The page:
Parent Coordination is a form of dispute resolution that goes beyond mediation, psychotherapy, and other forms of resolving conflicts between co-parents. Parent Coordination is often referred to as a child-focused alternative conflict resolution process. Parent Coordination centers around the formulation, implementation and enforcement of a parenting plan. One of the distinguishing features of Parent Coordination is that the Parenting Coordinator “PC” is often given some decision making power by the court. Parent Coordinators are asked, on occasion, to issue “PC Recommendations” which the parents are to follow.
The overall objective of parent coordination is to help high-conflict parents implement their parenting plans, to resolve conflicts regarding their children and the parenting plan in a timely manner, and to protect and sustain safe, healthy, and meaningful parent-child relationships.
Parent coordinators are trained in family mediation and are either lawyers or mental health professionals. All PCs have extensive experience and training in working with high-conflict relationships. In Oregon, all Parent Coordinators are appointed by a judge which means to hire a Parent Coordinator, you will need a judge’s permission.
Parent Coordinator’s Role
The concept dates back to the early 1990s. The Guidelines for Parenting Coordination developed by the Association of Family and Conciliation Courts’ (AFCC) Task Force on Parenting Coordination describes parenting coordination as “a child-focused alternative dispute resolution process in which a mental health or legal professional with mediation training and experience assists high-conflict parents to implement their parenting plan by facilitating the resolution of their disputes in a timely manner, educating parents about how their children’s needs can best be met.”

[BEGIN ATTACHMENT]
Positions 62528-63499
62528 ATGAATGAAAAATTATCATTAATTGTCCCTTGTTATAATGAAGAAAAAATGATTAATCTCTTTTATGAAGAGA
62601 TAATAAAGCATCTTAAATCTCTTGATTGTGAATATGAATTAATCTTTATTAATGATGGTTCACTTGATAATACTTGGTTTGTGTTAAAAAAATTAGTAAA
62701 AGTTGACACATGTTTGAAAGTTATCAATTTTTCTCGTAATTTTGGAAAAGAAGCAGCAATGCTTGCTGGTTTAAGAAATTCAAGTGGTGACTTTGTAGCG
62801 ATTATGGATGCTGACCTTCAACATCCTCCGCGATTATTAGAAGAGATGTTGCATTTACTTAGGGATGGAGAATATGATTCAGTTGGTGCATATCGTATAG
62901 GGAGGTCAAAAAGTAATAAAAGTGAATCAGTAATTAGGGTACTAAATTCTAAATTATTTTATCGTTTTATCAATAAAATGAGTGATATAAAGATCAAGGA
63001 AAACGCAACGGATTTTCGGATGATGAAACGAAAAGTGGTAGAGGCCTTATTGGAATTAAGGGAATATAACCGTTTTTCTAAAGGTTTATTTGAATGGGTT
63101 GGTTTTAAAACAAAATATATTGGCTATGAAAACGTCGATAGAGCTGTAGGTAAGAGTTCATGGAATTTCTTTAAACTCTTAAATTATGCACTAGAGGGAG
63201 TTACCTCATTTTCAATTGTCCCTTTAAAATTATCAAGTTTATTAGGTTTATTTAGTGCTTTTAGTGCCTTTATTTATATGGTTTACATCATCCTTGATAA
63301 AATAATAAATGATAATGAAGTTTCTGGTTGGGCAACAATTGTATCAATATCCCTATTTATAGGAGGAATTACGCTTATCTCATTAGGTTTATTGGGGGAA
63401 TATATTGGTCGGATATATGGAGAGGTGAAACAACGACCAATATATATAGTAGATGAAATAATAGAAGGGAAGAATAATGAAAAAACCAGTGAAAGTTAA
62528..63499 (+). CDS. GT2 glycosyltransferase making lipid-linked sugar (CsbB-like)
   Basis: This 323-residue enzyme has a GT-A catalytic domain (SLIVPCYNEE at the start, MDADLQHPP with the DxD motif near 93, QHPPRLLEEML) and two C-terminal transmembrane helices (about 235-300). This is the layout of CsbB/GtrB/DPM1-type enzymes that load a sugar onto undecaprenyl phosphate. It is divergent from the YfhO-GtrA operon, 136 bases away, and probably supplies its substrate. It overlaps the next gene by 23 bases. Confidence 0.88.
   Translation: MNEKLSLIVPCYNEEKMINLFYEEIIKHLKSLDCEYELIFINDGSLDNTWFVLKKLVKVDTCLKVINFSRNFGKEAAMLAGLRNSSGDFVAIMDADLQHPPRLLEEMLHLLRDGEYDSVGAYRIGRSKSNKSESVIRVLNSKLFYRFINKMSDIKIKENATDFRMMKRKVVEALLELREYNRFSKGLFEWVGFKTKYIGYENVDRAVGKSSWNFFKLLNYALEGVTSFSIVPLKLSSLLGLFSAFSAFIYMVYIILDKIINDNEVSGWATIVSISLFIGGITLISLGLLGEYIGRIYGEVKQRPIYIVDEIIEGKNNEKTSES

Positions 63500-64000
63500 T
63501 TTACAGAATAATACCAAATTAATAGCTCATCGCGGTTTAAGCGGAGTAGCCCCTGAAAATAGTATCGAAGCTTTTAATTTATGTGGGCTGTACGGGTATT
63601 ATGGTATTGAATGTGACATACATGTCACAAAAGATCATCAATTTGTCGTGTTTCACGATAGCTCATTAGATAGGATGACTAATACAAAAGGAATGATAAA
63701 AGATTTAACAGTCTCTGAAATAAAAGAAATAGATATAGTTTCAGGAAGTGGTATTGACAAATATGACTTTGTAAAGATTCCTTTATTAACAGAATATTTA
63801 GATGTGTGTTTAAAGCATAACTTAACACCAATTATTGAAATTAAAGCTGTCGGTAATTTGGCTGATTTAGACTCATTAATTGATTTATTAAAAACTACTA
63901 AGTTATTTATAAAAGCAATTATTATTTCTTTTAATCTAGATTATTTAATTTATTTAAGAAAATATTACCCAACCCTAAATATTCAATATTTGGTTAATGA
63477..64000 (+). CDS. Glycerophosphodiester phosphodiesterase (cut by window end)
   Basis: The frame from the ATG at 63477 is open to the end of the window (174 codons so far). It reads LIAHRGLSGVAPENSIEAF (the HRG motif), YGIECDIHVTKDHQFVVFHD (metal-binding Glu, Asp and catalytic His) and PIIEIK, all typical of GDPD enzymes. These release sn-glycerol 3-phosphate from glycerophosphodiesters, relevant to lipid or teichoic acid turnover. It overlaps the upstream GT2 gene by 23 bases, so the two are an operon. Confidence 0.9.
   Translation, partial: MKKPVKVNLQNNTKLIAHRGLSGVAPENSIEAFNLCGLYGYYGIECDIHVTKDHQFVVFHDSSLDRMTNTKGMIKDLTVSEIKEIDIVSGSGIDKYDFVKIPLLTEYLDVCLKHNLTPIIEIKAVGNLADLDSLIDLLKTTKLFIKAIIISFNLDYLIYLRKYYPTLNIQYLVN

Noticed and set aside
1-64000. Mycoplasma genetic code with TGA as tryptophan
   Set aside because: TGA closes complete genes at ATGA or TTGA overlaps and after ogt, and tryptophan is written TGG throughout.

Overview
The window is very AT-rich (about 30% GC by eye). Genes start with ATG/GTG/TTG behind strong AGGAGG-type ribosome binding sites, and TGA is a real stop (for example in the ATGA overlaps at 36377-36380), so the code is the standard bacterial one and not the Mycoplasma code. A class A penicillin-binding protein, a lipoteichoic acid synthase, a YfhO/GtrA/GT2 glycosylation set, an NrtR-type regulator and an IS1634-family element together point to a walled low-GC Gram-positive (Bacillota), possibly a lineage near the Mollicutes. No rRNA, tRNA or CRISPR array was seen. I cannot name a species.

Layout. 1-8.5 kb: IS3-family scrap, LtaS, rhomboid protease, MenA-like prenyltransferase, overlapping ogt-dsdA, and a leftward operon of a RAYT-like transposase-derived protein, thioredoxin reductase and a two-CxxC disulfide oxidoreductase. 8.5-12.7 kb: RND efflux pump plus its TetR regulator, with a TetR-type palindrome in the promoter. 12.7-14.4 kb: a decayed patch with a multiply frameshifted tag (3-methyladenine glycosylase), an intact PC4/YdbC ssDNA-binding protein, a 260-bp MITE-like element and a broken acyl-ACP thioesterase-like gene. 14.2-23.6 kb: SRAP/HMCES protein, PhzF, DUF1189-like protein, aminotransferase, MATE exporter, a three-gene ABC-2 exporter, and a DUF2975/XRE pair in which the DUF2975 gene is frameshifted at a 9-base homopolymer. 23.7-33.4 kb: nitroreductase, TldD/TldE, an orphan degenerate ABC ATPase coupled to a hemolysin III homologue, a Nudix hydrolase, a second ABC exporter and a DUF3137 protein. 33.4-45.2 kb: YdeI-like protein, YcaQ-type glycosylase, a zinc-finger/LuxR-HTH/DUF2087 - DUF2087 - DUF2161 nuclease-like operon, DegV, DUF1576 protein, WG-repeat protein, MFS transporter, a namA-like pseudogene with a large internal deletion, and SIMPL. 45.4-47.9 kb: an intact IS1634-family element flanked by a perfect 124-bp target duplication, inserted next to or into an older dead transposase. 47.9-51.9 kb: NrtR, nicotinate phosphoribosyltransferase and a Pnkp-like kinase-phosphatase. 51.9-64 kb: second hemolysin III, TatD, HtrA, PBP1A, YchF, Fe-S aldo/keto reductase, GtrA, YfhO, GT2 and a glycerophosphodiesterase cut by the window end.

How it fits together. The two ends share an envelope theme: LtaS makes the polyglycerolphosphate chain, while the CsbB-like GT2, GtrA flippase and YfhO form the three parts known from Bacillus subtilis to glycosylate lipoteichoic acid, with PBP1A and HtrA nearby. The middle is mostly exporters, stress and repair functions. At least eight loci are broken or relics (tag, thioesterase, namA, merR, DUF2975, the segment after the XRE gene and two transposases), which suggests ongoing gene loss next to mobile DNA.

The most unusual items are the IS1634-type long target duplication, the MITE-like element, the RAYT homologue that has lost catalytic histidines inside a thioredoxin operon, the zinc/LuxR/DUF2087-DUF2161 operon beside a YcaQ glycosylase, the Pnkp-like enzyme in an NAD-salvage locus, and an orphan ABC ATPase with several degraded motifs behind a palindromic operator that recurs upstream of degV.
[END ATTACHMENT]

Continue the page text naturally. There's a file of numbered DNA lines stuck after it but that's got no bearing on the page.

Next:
The goal of the Parent Coordination process is to assist parents in implementing their parenting plan and to resolve conflicts quickly, particularly those that are time-sensitive and involve day-to-day issues.
Parenting Coordinators address day-to-day parenting issues.
Parent Coordinators may monitor written exchanges of parent communications and suggest productive forms of communication that limit conflict. PCs may assist with implementing minor changes in, or clarification of, parenting time schedules or conditions. Parenting Coordinators are often asked to address child custody disputes related to holiday and special event scheduling, transportation disputes, disputes over the child’s activities and the costs of extracurricular activities. Other common disputes brought to a Parenting Coordinator involve conflict at parenting time exchanges, school placement and homework problems, medical issues, teenager communication issues, discipline disputes, step parent-child disputes, and religious observance and education disputes, as well as a broad range of other issues.
Parenting Coordinators can also help parents understand the developmental needs of their children and teach problem-solving strategies. The goal is to help parents learn how to communicate more effectively and thus avoid conflicts that cause them to return to court.
Parenting Coordinators are often empowered to make decisions when the parents are not able to resolve disputes on their own, to the extent described in the court order, or make reports or recommendations to the court for further consideration.
A Parenting Coordinator may talk directly with each of the parents and/or their attorneys and PCs typically have access to anybody involved with family members such as lawyers, school officials and teachers, physical and mental health care providers, the children, extended family members, stepparents (or person acting in that role) and anyone else the parenting coordinator determines may have a significant role in resolving the conflict.